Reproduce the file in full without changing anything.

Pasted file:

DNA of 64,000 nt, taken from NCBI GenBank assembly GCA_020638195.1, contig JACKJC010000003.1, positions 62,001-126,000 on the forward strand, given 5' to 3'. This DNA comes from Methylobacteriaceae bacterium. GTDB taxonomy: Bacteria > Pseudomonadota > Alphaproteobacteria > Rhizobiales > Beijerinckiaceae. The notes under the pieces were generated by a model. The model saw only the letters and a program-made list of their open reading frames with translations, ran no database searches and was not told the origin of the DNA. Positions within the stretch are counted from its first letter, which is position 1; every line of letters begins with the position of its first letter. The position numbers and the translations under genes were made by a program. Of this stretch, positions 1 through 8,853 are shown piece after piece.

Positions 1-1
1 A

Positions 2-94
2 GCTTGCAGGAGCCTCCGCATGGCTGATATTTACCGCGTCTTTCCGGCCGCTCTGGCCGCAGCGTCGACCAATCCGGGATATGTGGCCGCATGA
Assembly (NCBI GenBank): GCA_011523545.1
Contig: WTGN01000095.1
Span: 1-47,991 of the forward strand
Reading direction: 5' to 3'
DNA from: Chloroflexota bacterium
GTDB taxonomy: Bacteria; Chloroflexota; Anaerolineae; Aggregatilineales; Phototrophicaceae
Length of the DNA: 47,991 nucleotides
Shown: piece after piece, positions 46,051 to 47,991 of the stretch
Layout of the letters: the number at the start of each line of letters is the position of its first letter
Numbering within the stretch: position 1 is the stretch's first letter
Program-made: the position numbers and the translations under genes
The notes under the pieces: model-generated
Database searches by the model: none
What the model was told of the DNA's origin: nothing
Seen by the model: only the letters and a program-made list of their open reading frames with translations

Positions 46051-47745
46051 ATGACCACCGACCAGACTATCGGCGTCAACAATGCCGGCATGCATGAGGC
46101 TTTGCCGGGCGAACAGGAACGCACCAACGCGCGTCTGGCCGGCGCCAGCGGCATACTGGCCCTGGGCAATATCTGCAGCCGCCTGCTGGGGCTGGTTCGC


DNA of 64,000 nt, taken from NCBI GenBank assembly GCA_020638195.1, contig JACKJC010000003.1, positions 62,001-126,000 on the forward strand, given 5' to 3'. This DNA comes from Methylobacteriaceae bacterium. GTDB taxonomy: Bacteria > Pseudomonadota > Alphaproteobacteria > Rhizobiales > Beijerinckiaceae. The notes under the pieces were generated by a model. The model saw only the letters and a program-made list of their open reading frames with translations, ran no database searches and was not told the origin of the DNA. Positions within the stretch are counted from its first letter, which is position 1; every line of letters begins with the position of its first letter. The position numbers and the translations under genes were made by a program. Of this stretch, positions 1 through 8,853 are shown piece after piece.

Positions 1-1
1 A

Positions 2-94
2 GCTTGCAGGAGCCTCCGCATGGCTGATATTTACCGCGTCTTTCCGGCCGCTCTGGCCGCAGCGTCGACCAATCCGGGATATGTGGCCGCATGA
Assembly (NCBI GenBank): GCA_011523545.1
Contig: WTGN01000095.1
Span: 1-47,991 of the forward strand
Reading direction: 5' to 3'
DNA from: Chloroflexota bacterium
GTDB taxonomy: Bacteria; Chloroflexota; Anaerolineae; Aggregatilineales; Phototrophicaceae
Length of the DNA: 47,991 nucleotides
Shown: piece after piece, positions 46,051 to 47,991 of the stretch
Layout of the letters: the number at the start of each line of letters is the position of its first letter
Numbering within the stretch: position 1 is the stretch's first letter
Program-made: the position numbers and the translations under genes
The notes under the pieces: model-generated
Database searches by the model: none
What the model was told of the DNA's origin: nothing
Seen by the model: only the letters and a program-made list of their open reading frames with translations

Positions 46051-47745
46051 ATGACCACCGACCAGACTATCGGCGTCAACAATGCCGGCATGCATGAGGC
46101 TTTGCCGGGCGAACAGGAACGCACCAACGCGCGTCTGGCCGGCGCCAGCGGCATACTGGCCCTGGGCAATATCTGCAGCCGCCTGCTGGGGCTGGTTCGC